With almost four decades in education under his belt, Castro Valley Adult and Career Education Center's (CVACE) director will soon be retired.
The 63-year-old Oakland resident originally planned on becoming a school counselor, and after doing so, he decided he wanted to get into the organizational aspect of education.
He then spent the next 25 years in K-12 education as a teacher, counselor and site administrator. His move to adult education began with the Hayward Adult School, where he spent four-and-a-half years as a vice principal. Finally, he came to CVACE, where he's worked for almost nine years.
According to Green, the transition from K-12 education to adult education was like night and day. Not only did adult education feel like school, it also felt like a business, where marketing the classes being offered was extremely important.
"You gotta listen to what your customers are saying via your office staff and teachers," he said. "Unlike K-12, [the students] don't have to be here."
He said that he most-enjoyed the fact that there was no rigorous curriculum — changes could occur in a matter of days when it came to the classes offered to his students.
"I can do something in a matter of two weeks that would take a high school two years to do in its curriculum," he said.
He made sure to offer new classes each year to reflect the community's interest and demand for certain types of courses. However, he also made sure a majority of them addressed the lifelong needs of the community such as literacy and career training courses.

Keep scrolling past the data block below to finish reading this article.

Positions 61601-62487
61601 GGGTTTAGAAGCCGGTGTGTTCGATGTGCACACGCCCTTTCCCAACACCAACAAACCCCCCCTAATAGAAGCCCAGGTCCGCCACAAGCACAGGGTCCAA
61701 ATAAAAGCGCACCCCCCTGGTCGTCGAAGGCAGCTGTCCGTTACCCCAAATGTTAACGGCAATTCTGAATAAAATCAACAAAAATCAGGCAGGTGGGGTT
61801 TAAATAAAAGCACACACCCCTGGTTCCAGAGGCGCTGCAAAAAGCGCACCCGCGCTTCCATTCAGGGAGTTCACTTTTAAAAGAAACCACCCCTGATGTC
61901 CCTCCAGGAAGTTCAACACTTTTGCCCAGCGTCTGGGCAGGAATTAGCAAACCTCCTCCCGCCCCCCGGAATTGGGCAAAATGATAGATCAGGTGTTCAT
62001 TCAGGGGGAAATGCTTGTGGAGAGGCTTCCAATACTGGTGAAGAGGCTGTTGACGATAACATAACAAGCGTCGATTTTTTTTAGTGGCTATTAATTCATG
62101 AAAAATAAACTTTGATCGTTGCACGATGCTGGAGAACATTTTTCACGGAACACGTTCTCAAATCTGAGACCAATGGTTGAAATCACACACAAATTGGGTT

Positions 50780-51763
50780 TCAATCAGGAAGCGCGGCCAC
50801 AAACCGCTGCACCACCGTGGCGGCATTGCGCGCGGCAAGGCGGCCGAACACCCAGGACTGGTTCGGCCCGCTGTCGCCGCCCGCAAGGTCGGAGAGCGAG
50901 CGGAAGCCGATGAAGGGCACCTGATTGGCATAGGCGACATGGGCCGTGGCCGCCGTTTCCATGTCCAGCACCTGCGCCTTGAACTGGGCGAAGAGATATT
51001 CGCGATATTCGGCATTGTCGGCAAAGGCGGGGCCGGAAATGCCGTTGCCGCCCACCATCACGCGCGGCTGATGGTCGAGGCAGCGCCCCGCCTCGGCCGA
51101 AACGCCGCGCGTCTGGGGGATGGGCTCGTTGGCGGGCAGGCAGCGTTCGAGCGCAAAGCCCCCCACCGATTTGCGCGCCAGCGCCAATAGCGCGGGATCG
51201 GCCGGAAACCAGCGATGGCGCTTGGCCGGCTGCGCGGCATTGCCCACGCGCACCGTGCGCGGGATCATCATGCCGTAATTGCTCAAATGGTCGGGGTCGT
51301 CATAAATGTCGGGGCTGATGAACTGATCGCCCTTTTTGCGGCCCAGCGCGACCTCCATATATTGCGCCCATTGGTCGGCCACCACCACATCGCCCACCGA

"We do it as sort of a labor of live," Green said.
On average, about 4,200 students attend classes at CVACE each year. And it's those students who Green says he will miss most along with his staff.
"This has been the best job I've ever had," he said. "You always have to innovate."
From helping students receive their diploma to offering classes enriching the lives of adults with disabilities, Green said CVACE offers a range of affordable classes that benefit adults in the community who are unemployed or underemployed.
Though it was a good 38 years in education for Green, he anticipates what is to come with retirement.
"I'm looking forward to really not working 50 to 60 hours a week," he said. "And doing the things I've not been able to do."
From playing softball and traveling more, to getting his pilot's license, Green has a list of things he hopes to accomplish in the years to come.
"It's been a dream of mine," he said about flying.
Green's last contracted day is Feb. 29, but he plans on helping CVACE Assistant Principal Susie Passeggi smoothly transition into her new role as director until June.
An assistant principal will then be hired in July to fill her current position.
One of several of her goals is to continue actively engaging students and continue the reputation of excellence Green has upheld for CVACE.
"I see us as filling the gaps of what's not being provided," Passeggi said. "In all my  years in education, my reputation was that I'll listen and respond to community needs."